Overview of the Basic ECS Structures

Posted by Isaac Lichter on June 15, 2020

Hello everyone! Over the past two weeks, I have developed most of a framework for implementing Entity-Component-System architecture in Destination: Sol. Here’s a breakdown of what I’ve done so far:

My first sub-project was making a way to handle damage. First, an entity is assigned a Health component. The component contains information about the maximum and current health that the entity has. When the entity receives damage, like when it gets hit by a projectile, a Damage Event is sent to the entity. That event is then processed by the Damage System, which subtracts an amount of health from the entity equal to the damage amount. To ensure that the system works properly, I created three unit tests.

Developing the health/damage system was relatively smooth. There was just one issue: when I ran the tests all at once, they didn’t pass. When they were run individually, though, they each passed. The issue turned out to be that the three tests were sharing information about the systems registered to process events, but they were also each independently registering the Damage System. That meant that there were three copies of the Damage System, so the Damage Event was processed three times, resulting in triple damage. The tests all passed once that issue was fixed, even when run together.

My next goal was more challenging. I had to figure out how the receiveForce() and handleContact() methods worked so that I could refactor them. My first thought was to combine the impact handling from handleContact() with receiveForce(). After all, force is force. However, I had failed to account for the difference between a continuous force and an impulse (a sudden force).

Force gradually changes the velocity of a body over time. An impulse, on the other hand, creates an instantaneous change. When two objects collide, their change in velocity isn’t a slow acceleration. Force, on the other hand, causes a body’s velocity to incrementally increase.

Once I cleared that up, I created Force and Impulse events to represent the two interactions. But the way that I designed it didn’t work with the existing physics engine. I had assumed that I would be processing the velocity change myself. However, Destination: Sol uses libGDX to handle its physics.

That led to the current structure. In order to work with that framework, I made a Contact Event that gets called when the physics engine is about to handle a contact. Afterwards, the impact of that contact is processed by an Impulse Event. Forces are handled by a Force Event unless it is immune to force. The pull request was recently merged.

I also made a small component for entities that don’t need so much processing power. For example, an asteroid that is far off screen doesn’t need to be checked to see if it has collided with anything else. Such entities are put into stasis. That PR can be found here.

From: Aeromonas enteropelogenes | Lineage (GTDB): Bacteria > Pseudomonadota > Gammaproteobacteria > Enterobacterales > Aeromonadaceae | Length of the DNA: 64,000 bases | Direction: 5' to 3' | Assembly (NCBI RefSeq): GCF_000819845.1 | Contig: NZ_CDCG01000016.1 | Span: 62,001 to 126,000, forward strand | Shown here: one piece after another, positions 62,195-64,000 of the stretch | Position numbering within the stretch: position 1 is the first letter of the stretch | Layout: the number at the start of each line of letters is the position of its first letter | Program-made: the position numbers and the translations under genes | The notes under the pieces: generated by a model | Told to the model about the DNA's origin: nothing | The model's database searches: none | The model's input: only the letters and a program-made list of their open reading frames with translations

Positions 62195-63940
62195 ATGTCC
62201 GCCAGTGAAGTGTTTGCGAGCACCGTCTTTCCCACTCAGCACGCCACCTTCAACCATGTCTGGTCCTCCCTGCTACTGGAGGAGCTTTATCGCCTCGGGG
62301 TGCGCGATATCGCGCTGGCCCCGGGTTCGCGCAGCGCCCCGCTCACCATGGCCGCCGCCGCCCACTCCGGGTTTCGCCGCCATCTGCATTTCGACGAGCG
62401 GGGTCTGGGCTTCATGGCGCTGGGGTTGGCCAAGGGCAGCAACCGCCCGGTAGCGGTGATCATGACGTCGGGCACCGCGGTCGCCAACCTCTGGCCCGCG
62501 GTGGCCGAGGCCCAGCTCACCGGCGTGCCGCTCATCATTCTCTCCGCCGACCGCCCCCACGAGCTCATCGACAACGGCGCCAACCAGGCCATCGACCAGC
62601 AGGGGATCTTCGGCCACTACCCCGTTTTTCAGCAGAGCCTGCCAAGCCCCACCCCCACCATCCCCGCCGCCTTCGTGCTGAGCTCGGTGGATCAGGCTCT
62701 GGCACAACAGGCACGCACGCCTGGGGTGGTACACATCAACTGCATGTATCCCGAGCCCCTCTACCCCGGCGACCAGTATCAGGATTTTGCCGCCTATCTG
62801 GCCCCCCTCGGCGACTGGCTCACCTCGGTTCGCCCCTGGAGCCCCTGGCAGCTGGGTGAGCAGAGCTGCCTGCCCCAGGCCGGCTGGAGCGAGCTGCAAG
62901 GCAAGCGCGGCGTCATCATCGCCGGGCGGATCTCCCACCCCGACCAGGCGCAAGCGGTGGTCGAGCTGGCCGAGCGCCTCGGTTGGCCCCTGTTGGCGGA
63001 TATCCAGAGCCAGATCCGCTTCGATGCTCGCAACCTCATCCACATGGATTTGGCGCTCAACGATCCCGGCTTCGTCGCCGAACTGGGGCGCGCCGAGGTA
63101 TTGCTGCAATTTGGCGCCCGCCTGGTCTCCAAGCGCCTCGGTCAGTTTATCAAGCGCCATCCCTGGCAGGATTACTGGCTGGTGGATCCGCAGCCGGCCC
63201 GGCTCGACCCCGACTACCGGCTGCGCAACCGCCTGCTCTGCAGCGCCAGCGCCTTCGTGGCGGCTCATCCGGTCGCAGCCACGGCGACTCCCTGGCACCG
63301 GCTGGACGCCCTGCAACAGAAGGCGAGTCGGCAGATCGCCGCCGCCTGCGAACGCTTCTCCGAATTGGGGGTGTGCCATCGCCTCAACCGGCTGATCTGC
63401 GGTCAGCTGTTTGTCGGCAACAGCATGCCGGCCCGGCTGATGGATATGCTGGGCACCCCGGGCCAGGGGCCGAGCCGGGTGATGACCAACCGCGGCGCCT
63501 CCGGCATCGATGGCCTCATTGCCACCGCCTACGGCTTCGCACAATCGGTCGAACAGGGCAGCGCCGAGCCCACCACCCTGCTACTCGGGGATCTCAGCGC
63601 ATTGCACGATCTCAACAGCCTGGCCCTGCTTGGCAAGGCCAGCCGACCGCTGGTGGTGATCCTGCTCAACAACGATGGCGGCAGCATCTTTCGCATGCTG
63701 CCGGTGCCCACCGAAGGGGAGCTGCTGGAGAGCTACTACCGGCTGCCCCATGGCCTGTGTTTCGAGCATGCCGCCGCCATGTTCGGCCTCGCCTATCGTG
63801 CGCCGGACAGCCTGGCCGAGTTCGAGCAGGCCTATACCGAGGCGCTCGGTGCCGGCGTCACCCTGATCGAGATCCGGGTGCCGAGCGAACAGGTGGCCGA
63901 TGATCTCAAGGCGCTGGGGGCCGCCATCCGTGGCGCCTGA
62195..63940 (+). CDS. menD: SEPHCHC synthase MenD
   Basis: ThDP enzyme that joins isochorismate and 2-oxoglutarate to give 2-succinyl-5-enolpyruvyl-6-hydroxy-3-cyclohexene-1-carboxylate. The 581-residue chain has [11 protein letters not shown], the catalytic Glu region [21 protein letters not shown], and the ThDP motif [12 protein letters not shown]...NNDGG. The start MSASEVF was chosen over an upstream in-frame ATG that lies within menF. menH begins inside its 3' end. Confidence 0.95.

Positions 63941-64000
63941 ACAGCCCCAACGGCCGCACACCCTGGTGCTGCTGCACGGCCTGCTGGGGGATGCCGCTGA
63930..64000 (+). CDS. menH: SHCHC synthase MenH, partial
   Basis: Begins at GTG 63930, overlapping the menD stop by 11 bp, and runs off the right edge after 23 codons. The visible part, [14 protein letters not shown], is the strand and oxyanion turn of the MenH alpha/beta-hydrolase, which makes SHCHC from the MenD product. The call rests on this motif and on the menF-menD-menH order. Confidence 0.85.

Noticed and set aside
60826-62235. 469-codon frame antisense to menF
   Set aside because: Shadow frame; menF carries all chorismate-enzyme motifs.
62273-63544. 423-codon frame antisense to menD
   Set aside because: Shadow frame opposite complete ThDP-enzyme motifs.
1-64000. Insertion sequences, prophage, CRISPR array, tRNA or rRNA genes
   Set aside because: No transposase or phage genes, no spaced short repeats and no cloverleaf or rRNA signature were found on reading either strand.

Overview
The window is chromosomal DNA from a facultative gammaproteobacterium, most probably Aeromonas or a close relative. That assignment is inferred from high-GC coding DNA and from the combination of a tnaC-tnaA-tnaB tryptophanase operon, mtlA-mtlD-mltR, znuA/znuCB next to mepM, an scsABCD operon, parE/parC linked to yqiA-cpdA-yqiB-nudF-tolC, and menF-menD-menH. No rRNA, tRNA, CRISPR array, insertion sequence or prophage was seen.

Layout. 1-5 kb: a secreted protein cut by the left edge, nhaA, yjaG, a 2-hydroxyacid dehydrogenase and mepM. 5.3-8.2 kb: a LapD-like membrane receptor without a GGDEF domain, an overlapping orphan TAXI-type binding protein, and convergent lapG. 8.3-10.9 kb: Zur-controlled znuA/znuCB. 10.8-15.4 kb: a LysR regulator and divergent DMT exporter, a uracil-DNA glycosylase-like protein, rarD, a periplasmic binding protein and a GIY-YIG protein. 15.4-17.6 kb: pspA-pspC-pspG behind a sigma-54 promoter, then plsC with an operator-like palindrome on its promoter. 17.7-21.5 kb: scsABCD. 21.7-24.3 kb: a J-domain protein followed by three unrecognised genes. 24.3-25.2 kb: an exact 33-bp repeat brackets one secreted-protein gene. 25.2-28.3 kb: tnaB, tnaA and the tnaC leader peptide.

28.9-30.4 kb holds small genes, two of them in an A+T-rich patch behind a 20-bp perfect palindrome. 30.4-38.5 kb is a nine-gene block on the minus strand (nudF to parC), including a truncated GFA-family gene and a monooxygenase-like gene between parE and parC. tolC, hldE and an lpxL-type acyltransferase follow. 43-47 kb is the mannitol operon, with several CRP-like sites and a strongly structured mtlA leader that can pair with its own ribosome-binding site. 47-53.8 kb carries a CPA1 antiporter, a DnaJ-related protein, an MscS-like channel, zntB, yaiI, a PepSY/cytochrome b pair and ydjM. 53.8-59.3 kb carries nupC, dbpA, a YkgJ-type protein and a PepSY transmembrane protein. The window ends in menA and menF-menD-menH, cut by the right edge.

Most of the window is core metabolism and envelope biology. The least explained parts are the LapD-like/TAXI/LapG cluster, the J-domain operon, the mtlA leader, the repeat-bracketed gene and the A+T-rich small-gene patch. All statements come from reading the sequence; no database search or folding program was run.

My next goal was a removal system. I created two events: A Destroy Event, for when an entity gets destroyed, and a Removal-For-Optimization Event, for when an entity no longer needs to exist. I then made a system to provide a default way to handle those events. I also made tests for both events.

The last pull request is for the first half of my current project, which is about graphics handling. There are two types of objects: the physical objects that require the graphics, and the graphical objects themselves. To represent the way that the physical object relates to the graphics, I have created a Drawable component. Every frame, the Drawable Update System sends an Update Event that will cause the graphics to be updated.

My current task is to figure out exactly how to design the structure for the graphics. Once I do that, the only core element left will be a representation of the physics engine’s Body.

Representing the Body presents a problem. In ECS architecture, the information about an Entity is defined in its Components. Components can only have specific data types, and should not contain any of the processing logic. The issue with libGDX’s Body is that it contains a mix of information and logic, and also isn’t one of the allowable data types. It can’t just be ignored, though - the Body is the main way that the physics engine interacts with entities. This problem is the biggest obstacle that I need to tackle.

Once I accomplish those two goals, I’ll be able to start making use of the new structures. This week, I intend to refactor asteroids. Next week, I will do the same for the Transcendent object, which is the object that represents a player when they go through a StarPort. I’ll post again about my progress in two weeks.